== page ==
By Emma Boyd Qualified Veterinary Osteopath. BSc (Hons) OSt PG Dip Vet Ost GOsC Registered
Many people are unsure of when and why they should need their horses backs assessed. Here is a basic check list of common signs that may indicate your horses back needs checking:
‘Resistance’ is commonly used as a term to describe a horse’s reluctance to relax through their neck and back in the way that is required to enable the horse to come correctly on to the bit.
However, the same term can also be used to describe when a horse appears to have an inability to bend through its neck and back when working on one rein.
Resistance may be demonstrated in a variety of different ways including:
• The horse opening its mouth to resist contact on the bit, or taking hold of the bit
• The horse refusing to relax through its neck and drop its nose
• Tail swishing
• The horse appearing to ‘fix’ through its neck so that it cannot bend when on one rein
• Through to, in extreme cases, rearing or bucking when asked to work
Joint/ joints in the neck being out of alignment, low back stiffness, and pelvis mis-alignment in horses can all cause the problems with resistance as described above. This is because these back problems will mean that your horse is unable to round and bend freely through the neck and back to allow it to work through correctly and without resistance.
2) Favouring one lead in canter or frequently becoming disunited in canter:
All horses, as with people, are stronger on one rein than another. However, many horses, due to discomfort in their backs, have an inability to canter on one rein. This may manifest as the horse continually offering one lead in canter or the horse taking the correct lead but then becoming disunited.
The commonest cause of the canter problems described above is that of pelvis mis-alignment.
For example; ‘Monty’ had a pelvis and hip restriction on the right side, this meant that when trying to take left canter, he found it too uncomfortable, he therefore often offered right canter when his rider was asking for left canter, and when his owner insisted on him taking left canter he became disunited in the corners.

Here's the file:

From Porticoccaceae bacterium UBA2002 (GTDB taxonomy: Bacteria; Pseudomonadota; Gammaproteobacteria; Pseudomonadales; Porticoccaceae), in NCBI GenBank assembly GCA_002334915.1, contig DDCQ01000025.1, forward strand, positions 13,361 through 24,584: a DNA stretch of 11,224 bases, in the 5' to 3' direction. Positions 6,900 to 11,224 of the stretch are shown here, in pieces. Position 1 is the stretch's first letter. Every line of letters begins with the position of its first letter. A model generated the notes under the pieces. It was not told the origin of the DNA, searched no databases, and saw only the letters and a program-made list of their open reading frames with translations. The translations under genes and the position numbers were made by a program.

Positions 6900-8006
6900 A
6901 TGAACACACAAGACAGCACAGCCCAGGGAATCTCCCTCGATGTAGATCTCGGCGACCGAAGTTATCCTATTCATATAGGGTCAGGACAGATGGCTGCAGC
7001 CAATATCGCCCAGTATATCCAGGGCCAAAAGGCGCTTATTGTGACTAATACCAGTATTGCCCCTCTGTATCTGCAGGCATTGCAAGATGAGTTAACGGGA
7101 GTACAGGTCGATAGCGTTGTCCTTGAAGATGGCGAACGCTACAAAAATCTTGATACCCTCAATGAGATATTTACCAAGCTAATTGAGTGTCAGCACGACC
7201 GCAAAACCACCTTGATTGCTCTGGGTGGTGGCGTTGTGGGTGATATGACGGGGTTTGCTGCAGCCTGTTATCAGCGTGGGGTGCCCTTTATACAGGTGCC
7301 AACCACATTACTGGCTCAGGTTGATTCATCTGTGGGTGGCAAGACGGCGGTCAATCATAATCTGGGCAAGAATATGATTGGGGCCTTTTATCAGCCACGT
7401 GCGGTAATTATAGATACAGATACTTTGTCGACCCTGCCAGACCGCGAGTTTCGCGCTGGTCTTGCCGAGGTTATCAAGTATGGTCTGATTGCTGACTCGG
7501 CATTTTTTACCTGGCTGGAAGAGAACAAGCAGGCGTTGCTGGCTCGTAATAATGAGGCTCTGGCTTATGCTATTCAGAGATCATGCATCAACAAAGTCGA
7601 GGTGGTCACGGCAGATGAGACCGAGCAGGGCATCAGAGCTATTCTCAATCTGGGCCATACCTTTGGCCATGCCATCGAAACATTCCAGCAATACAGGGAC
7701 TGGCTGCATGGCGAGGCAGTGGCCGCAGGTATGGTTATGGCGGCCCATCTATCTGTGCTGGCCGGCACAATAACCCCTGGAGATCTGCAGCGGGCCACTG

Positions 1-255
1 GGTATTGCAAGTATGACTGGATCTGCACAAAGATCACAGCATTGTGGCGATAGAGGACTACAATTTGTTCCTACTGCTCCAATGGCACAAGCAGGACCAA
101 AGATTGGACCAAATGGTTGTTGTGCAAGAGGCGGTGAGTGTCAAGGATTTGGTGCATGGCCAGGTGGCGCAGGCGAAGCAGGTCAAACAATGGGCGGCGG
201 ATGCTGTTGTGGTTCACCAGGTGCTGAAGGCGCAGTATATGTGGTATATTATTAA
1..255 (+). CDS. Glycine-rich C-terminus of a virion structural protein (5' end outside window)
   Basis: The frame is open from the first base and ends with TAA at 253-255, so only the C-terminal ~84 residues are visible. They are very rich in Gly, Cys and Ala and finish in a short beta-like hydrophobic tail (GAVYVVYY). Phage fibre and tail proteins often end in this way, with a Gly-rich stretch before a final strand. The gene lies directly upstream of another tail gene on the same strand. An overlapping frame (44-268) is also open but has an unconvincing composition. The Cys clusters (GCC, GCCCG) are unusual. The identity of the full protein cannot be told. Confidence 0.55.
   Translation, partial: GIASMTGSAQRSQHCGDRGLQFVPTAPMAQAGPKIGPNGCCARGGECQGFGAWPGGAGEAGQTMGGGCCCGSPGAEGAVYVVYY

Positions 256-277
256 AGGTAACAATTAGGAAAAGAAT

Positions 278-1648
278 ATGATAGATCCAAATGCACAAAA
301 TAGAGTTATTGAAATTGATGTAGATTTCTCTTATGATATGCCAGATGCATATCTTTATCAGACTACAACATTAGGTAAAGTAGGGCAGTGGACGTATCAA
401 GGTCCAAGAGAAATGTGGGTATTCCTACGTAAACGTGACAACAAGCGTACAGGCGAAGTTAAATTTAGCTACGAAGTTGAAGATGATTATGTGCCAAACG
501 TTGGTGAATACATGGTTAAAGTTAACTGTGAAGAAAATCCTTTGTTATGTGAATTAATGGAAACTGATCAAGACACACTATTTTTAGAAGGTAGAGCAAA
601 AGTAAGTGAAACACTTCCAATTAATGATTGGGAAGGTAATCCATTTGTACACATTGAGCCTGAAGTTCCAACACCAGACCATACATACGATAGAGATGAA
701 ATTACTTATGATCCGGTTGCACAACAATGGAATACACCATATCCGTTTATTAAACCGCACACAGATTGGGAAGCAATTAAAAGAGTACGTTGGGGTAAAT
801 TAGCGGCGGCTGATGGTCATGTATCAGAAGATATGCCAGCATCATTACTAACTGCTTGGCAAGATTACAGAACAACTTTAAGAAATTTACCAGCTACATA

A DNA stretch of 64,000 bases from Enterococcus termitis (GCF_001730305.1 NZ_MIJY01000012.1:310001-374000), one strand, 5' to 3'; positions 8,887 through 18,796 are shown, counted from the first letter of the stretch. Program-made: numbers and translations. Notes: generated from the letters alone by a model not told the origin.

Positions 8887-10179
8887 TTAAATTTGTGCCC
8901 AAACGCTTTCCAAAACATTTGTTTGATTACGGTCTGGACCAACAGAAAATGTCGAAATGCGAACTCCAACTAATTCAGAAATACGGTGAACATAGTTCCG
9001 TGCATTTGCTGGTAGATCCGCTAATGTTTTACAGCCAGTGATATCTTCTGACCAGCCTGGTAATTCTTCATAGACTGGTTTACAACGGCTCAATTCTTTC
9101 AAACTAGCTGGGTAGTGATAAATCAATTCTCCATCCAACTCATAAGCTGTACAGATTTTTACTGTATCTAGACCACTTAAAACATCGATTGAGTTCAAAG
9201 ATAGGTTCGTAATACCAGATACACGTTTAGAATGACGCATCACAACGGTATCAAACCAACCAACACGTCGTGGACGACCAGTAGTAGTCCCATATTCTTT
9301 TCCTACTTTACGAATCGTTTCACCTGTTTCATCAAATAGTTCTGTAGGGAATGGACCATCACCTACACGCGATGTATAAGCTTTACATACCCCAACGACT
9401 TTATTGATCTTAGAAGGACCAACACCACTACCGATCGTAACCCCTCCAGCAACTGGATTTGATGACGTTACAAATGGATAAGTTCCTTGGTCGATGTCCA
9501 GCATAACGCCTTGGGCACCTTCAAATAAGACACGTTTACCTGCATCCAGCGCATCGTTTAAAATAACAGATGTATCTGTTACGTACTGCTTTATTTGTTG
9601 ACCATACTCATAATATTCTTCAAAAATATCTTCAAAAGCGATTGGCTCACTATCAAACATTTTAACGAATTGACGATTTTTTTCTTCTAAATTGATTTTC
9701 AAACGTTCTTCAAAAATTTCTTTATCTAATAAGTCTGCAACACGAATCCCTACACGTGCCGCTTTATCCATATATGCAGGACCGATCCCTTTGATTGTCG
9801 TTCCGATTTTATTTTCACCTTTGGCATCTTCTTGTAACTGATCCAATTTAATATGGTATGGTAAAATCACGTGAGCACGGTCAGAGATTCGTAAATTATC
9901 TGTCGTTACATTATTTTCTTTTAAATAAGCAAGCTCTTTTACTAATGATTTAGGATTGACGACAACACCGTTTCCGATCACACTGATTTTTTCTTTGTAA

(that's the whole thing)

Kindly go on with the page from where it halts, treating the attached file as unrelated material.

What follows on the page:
3) Saddle slipping/ twisting to one side:
When riding, the saddle should move evenly with the stride of the horse, therefore remain central on the horse’s back. Two common reasons for the saddle to frequently twist/ slip to one side:
• Uneven muscle development in the horse’s back, or shoulders.
There are a variety of reasons why either the shoulders or the rump of your horse may not have even muscle development that are not caused by joint or back problems, including if you tend to work your horse more on one rein than the other. This is commonly seen in racehorses, as racetracks tend to be set up to always run on the same rein.
If the shoulders or rump muscle development were not equal, however, it may be an indication that your horse has a slight joint restriction that effects its ability to use its muscles on one side and may be indicative of an associated tight or irritated muscle, which it is important to have treated by a qualified veterinary osteopath to prevent injury to your horse.
• Pelvic mis-alignment.
This is when the pelvis becomes lower on one side than the other due to the movement being limited on one side of the joint between the pelvis and the lumbar spine (low back). This joint is called the lumbo-sacral joint.
This mis-alignment of the pelvis can cause a variety of difficulties for the horse depending upon the severity of the problem, from inability to canter on one rein through to bucking or even making the horse appear lame.
Osteopathic treatment from a qualified veterinary osteopath can put the pelvis back into the normal alignment, thereby allowing the horse to complete its normal activities again.
If you are having any of the problems described above it would be a good idea to consider having your horses back checked by a qualified veterinary osteopath to ensure its back is working correctly.
Many of these day to day and long term problems can be prevented by ensuring that you have your horse regularly checked by a qualified veterinary osteopath for any possible back or joint problems. Therefore, any problems in your horse can be diagnosed and treated at an early stage before they start to affect the way that your horse is working.
I usually advise that all horses should be checked every three to six months, depending upon how much work the horse is doing.
For example: a horse that is regularly competing and commonly asked to work hard should be checked every three months, whereas a horse that is doing general riding and is, therefore, less strenuously worked, should be alright to be checked every six months to a year, unless it is known to have a regular back or joint problem, then it may need to be seen more often.
If you wish to know any more about veterinary osteopathy, or to discuss your horses possible need for veterinary osteopathic treatment, please do not hesitate to contact me on: 07703 323 532